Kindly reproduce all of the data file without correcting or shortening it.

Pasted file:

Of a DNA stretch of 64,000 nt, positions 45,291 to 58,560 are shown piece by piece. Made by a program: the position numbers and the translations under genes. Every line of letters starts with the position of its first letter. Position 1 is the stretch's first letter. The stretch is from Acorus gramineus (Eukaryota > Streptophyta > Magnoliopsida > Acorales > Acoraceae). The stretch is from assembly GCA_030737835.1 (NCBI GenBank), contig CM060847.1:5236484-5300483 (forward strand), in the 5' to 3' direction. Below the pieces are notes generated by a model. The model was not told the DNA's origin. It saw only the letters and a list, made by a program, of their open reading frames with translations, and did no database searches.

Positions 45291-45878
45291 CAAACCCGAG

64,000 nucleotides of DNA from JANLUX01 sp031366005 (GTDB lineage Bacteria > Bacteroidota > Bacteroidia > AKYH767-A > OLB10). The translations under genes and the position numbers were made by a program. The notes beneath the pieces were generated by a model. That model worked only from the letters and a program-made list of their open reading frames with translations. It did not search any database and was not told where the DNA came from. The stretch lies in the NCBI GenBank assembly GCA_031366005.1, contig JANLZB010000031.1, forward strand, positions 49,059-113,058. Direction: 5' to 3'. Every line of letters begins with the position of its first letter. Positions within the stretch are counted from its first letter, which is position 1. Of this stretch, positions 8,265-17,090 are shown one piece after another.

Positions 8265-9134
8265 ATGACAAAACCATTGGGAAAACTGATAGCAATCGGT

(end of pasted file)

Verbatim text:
Of a DNA stretch of 64,000 nt, positions 45,291 to 58,560 are shown piece by piece. Made by a program: the position numbers and the translations under genes. Every line of letters starts with the position of its first letter. Position 1 is the stretch's first letter. The stretch is from Acorus gramineus (Eukaryota > Streptophyta > Magnoliopsida > Acorales > Acoraceae). The stretch is from assembly GCA_030737835.1 (NCBI GenBank), contig CM060847.1:5236484-5300483 (forward strand), in the 5' to 3' direction. Below the pieces are notes generated by a model. The model was not told the DNA's origin. It saw only the letters and a list, made by a program, of their open reading frames with translations, and did no database searches.

Positions 45291-45878
45291 CAAACCCGAG

64,000 nucleotides of DNA from JANLUX01 sp031366005 (GTDB lineage Bacteria > Bacteroidota > Bacteroidia > AKYH767-A > OLB10). The translations under genes and the position numbers were made by a program. The notes beneath the pieces were generated by a model. That model worked only from the letters and a program-made list of their open reading frames with translations. It did not search any database and was not told where the DNA came from. The stretch lies in the NCBI GenBank assembly GCA_031366005.1, contig JANLZB010000031.1, forward strand, positions 49,059-113,058. Direction: 5' to 3'. Every line of letters begins with the position of its first letter. Positions within the stretch are counted from its first letter, which is position 1. Of this stretch, positions 8,265-17,090 are shown one piece after another.

Positions 8265-9134
8265 ATGACAAAACCATTGGGAAAACTGATAGCAATCGGT